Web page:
$$\Phi'=\Phi+\partial_t \chi, \quad \vec{A}'=\vec{A}-\vec{\nabla} \chi$$
for a function $\chi$ satisfying
$$(\partial_t^2-\Delta \chi)=0.$$
Then also the new potentials fulfill the Lorenz gauge condition as do the old ones, because we have
$$\partial_t \Phi'+\vec{\nabla} \cdot \vec{A}'=\partial_t \Phi+\vec{\nabla} \cdot \vec{A} + (\partial_t^2-\Delta)\chi=0.$$
Now we can choose this remaining restricted gauge freedom to envoke the additional constraint that
$$\Phi'=\Phi+\partial_t \chi=0.$$
Since we have $(\partial_t^2-\Delta \Phi)=0$, this is consistent with $(\partial_t^2-\Delta) \chi=0$, and that's only the case for free fields, i.e., for $\rho=0$. Thus now we have the simplified equations
$$(\partial_t^2-\Delta) \vec{A}'=0, \quad \vec{\nabla} \cdot \vec{A}'=0,$$
where the latter equation follows from the Lorenz gauge condition for $(\Phi',\vec{A}')$ and our additional condition $\Phi'=0$. This is called the radiation gauge, and as stressed above, it can be used only for free fields (or for fields with $\rho=0$). The above derivation shows that the gauge constraints $\Phi'=0$, $\vec{\nabla} \cdot \vec{A}=0$ must hold for all times.

You are right concerning the sum over $\lambda=\pm 1$; c.c. means "complex conjugate" and thus $f+\text{c.c.}=f+f^*$ for any complex valued function $f$. The brackets are commutators of operators, $\dagger$ stands for the hermitean conjugate of a linear operator in Hilbert space, and $\hat{a}$ is such an operator in Hilbert space (see Quantum Mechanics textbooks).

6. May 13, 2016

### phyzguy

These gauge constraints are true at all times.
Yes.
c.c. means 'complex conjugate'. Basically A has to be real, so by adding the expression in the brackets to its complex conjugate, you guarantee the result is real.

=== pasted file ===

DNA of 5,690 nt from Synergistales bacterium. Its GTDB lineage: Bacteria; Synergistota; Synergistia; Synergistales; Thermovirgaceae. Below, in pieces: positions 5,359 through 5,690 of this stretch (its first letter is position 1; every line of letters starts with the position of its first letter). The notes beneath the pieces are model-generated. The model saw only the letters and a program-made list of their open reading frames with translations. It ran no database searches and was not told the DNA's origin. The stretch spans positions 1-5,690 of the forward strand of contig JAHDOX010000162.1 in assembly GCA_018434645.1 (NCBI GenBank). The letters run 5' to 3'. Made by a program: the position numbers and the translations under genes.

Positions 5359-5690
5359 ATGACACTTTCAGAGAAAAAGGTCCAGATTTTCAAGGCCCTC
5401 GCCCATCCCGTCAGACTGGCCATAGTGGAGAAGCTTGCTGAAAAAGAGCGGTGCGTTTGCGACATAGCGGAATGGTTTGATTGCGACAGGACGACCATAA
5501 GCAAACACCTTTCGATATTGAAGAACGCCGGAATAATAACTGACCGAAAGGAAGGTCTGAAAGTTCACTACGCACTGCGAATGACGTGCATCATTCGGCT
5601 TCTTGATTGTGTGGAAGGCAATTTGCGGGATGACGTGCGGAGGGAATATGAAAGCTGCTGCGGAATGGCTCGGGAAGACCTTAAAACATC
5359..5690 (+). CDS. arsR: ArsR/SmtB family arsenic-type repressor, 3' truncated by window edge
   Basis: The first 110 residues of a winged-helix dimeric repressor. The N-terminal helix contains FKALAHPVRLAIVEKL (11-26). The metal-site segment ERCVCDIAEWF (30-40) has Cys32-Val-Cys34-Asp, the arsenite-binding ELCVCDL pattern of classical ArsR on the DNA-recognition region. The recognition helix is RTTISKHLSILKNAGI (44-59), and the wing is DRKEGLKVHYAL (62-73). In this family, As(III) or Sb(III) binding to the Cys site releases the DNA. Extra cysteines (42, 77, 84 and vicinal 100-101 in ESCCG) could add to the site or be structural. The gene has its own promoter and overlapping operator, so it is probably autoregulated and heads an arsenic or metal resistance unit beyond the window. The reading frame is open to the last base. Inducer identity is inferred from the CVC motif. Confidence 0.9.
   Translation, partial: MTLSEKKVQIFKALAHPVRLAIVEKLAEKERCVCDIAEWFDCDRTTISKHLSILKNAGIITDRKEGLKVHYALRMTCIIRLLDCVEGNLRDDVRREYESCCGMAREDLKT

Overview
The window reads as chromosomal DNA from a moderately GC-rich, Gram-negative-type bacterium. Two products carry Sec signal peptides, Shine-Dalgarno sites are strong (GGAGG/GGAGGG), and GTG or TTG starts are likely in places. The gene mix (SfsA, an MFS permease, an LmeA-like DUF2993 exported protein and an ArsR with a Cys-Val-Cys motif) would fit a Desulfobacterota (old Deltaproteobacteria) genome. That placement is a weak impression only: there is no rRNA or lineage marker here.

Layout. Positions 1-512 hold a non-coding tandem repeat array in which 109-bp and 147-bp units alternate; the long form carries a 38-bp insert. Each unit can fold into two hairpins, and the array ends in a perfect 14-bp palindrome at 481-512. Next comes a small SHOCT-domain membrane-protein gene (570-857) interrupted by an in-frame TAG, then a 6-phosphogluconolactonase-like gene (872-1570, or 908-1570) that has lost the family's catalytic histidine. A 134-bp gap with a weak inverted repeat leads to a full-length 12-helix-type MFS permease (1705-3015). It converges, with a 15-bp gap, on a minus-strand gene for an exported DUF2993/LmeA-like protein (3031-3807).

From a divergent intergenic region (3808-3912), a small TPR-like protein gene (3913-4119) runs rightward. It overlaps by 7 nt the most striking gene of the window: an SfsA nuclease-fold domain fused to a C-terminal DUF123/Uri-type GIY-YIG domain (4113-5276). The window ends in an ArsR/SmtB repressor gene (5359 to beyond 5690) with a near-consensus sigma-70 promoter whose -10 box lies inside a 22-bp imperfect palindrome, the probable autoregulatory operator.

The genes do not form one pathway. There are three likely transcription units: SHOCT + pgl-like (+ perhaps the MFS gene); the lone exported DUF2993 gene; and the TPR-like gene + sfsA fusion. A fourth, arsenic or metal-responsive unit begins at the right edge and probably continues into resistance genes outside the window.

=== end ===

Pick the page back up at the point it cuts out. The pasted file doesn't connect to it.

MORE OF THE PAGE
The square brackets denote commutator. So, for two operators A and B, [A,B] = AB - BA
The dagger denotes the Hermitian conjugate of an operator, also called the adjoint or Hermitian adjoint. You can look up its definition. If the operator is written as a square matrix, then the Hermitian conjugate is the conjugate transpose of the matrix.
It denotes that a is an operator.

7. May 13, 2016

### olgerm

Do I understand it correctly: You decompose magnetic potential fiels into fictional plane-waves with different frequencies and sum over the plane-waves parameters $\omega_{\vec{p}}$, $\omega_{\vec{k}}$, $A(\vec{k},\lambda)$, $\vec{\epsilon}(\vec{k},\lambda)$, $\vec{k}$ and $\vec{x}$ ?

8. May 13, 2016

### Staff: Mentor

Shouldn't $\sum_{\lambda=\pm 1}(f(λ))=f(+1)+f(-1)$?

9. May 13, 2016

### phyzguy

Yes, of course you're right. Sorry for the confusion.

10. May 14, 2016

### vanhees71

Sorry, there's a typo. It must be $\omega_{\vec{k}}=|\vec{k}|$ everywhere. I don't know, what you mean bei "fictional". It's the usual Fourier decomposition of the electromagnetic field in plane-wave modes, i.e., momentum-helicity eigenstates. It's not fictional but just a mathematical tool to describe the electromagnetic field. An alternative basis is to use energy-angular-momentum eigenstates (partial waves, multipole expansion).

11. May 16, 2016

### Demystifier

It's Lorenz gauge, but most books erroneously write Lorentz gauge.